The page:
The problem is multi fold, however. Persona 4: Dancing All Night was first released in 2015 for the PS Vita. The gameplay worked well on that small screen since you could easily see everything. Taking that same exact gameplay and putting it on PS4, and thus much larger HDTV screens, doesn't work quite as well because you actually have to physically look around at different parts of your giant-ass TV to see all of the notes, which means you might be looking in the wrong place and miss notes flying in from somewhere else. It's just hard to see everything you need to.

The gameplay also suffers a bit because the notes you're button tapping away to seem totally arbitrary. They don't match up with the music or the onscreen dancing at all. You're just pressing random buttons so it isn't very satisfying. It is also hard to actually watch the dancing characters because your attention is usually on the sides of the screens rather than the action in the middle.

On the plus side, the game does have a number of fun unlockable mods to allow you to customize the gameplay more to your liking. Being able to play any note with any button or keep your combo with only "Good" ratings on notes are great additions that make the experience more fun. The character customization and social interactions between songs are also just as appealing here as the rhythm gameplay, so I'm willing to give the gameplay a slight pass since there are other things to do.

See our reviews of other rhythm games here - Hatsune Miku: Project Diva Future Tone, DJMax Respect, and Taiko no Tatsujin: Drum Session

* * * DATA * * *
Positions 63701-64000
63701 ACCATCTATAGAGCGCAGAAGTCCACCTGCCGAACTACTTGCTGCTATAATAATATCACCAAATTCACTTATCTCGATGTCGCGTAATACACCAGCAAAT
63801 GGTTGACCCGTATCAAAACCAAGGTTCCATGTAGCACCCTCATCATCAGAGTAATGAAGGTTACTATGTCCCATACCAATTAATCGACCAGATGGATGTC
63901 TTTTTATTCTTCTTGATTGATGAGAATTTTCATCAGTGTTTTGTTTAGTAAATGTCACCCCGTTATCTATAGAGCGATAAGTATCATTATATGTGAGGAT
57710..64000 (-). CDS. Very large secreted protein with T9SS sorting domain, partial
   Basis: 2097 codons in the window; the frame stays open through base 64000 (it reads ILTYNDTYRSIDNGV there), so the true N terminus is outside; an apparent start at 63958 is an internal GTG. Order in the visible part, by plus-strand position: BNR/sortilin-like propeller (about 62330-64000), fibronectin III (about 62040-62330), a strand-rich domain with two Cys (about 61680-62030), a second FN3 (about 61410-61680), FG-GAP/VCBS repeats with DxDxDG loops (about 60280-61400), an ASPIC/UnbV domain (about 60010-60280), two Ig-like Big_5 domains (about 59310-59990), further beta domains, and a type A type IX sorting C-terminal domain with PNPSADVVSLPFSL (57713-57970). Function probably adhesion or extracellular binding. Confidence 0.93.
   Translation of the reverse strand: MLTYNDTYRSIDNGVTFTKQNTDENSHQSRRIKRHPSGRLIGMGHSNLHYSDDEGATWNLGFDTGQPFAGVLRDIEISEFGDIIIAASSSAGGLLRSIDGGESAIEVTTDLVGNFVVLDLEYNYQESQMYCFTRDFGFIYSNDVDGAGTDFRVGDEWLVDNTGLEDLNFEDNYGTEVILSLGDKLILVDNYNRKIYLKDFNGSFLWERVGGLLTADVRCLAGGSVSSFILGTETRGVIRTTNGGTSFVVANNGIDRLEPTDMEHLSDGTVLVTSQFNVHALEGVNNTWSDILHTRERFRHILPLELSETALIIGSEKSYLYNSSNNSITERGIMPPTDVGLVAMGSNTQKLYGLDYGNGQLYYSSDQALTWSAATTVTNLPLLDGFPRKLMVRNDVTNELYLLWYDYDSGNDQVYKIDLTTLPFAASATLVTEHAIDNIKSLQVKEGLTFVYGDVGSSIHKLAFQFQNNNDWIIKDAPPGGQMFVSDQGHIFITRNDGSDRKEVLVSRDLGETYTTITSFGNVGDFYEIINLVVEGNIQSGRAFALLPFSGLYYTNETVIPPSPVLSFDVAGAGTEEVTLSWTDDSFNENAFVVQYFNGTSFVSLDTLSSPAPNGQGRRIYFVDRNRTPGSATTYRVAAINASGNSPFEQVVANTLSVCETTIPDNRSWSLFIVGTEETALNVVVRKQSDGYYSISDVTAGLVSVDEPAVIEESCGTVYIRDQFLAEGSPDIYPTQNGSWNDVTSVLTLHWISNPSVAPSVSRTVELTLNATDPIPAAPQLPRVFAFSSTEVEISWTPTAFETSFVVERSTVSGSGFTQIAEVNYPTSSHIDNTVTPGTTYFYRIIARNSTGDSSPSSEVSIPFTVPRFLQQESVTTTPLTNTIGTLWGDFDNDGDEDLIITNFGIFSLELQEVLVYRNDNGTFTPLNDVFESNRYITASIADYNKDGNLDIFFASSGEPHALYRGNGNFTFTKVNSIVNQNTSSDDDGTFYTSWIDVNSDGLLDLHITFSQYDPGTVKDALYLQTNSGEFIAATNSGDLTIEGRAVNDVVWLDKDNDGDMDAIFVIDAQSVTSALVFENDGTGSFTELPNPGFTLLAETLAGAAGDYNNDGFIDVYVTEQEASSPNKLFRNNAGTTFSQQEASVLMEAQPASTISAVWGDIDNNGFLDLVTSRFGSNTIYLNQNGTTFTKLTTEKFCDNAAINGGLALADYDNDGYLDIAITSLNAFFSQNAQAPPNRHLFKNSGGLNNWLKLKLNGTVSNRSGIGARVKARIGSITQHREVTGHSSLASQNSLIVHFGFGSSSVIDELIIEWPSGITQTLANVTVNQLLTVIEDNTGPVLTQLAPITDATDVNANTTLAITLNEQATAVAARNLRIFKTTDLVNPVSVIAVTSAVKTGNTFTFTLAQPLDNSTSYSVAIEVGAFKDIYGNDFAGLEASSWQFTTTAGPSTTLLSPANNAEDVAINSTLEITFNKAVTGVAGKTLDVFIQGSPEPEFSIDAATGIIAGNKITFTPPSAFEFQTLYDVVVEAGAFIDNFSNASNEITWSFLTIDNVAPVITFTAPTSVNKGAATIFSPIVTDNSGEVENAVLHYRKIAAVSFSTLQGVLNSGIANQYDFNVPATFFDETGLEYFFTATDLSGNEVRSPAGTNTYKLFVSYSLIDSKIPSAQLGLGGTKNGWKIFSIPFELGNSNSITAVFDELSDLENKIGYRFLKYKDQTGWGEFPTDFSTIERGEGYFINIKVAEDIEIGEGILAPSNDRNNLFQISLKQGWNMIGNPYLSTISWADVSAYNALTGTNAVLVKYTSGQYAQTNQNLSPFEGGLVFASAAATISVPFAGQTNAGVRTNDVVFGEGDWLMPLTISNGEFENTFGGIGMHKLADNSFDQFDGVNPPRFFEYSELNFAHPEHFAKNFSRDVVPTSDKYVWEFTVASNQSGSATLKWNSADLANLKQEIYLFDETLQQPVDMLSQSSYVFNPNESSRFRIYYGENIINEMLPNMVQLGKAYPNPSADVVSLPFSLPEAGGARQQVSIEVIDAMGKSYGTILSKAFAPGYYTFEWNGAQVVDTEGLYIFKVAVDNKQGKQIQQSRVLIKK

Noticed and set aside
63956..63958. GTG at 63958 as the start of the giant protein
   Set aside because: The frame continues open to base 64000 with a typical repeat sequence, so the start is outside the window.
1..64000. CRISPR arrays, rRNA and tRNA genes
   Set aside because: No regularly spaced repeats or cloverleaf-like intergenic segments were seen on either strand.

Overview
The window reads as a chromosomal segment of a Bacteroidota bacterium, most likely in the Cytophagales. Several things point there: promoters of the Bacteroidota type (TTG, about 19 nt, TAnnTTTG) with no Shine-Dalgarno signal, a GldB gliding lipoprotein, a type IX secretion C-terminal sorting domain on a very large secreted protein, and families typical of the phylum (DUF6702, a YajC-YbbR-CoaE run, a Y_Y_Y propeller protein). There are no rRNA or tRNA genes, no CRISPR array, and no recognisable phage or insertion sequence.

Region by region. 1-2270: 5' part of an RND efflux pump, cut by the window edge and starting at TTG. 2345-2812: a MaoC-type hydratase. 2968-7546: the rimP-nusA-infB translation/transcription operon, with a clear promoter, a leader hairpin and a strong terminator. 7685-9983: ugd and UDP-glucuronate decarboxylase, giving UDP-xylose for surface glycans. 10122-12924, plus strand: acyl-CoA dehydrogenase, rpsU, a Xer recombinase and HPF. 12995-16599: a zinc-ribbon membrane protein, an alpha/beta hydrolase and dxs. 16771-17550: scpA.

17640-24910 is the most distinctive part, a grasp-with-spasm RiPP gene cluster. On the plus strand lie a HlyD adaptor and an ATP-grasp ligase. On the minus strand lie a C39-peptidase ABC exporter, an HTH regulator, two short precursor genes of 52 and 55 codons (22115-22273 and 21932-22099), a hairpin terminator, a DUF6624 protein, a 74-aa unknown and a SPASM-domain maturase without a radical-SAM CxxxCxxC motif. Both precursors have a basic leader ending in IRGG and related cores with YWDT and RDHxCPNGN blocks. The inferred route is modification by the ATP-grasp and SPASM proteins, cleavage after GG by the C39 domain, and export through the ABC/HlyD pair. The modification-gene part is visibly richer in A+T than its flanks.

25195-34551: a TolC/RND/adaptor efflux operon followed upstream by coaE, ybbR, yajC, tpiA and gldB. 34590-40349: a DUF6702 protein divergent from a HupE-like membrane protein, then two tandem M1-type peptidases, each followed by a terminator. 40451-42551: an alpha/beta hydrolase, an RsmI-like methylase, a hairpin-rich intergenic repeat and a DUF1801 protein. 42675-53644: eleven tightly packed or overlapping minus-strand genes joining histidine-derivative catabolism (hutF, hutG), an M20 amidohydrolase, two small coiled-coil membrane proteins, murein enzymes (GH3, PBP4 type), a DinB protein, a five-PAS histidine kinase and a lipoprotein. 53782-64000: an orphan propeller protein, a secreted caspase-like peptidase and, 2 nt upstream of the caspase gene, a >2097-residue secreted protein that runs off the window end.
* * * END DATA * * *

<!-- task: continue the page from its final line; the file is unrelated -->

The soundtracks in each game also deserve a mention for both good and bad reasons. Each game has around 25 songs and, as anyone who has dabbled in the Persona franchise in any of its forms should know, the music is freaking great. The issue, however, is that many songs have multiple versions and remixes that contribute to that 25-song total, so you aren't really getting that many individual songs, which is a definite bummer. Compared to other rhythm games with dozens and dozens or even hundreds of songs for the same price (or lower), it makes the high MSRP here even more questionable.

You aren't "just" here for the music, though, and the overall presentation in these games is pretty phenomenal. The characters look great and the dancing is very well choreographed and animated. As I mentioned above, each game also has its distinct UI and presentation style, which is another great touch. The games all also include full voice acting in both English and Japanese from the original casts and it is well done overall. I also can't stress enough how great the music is.

Just to recap - Persona 3: Dancing in Moonlight and Persona 5: Dancing in Starlight are available separately for $60 each. If you buy the Persona Dancing Endless Night Collection for $100 you get P3, P5, and Persona 4: Dancing All Night which, obviously, makes it the best deal and the one I'd recommend if you plan on buying. It is a bit of a bummer, though, that the games don't include more music or that the rhythm gameplay is only mediocre, but for Persona fans the appeal here is the full experience with character interactions and the story, and in that sense I think the games do a good enough job as a complete package to be worth a look. If you're looking at these as rhythm games first, rather than Persona experiences, you'll likely be disappointed, however.   
Disclosure: A review code was provided by the publisher.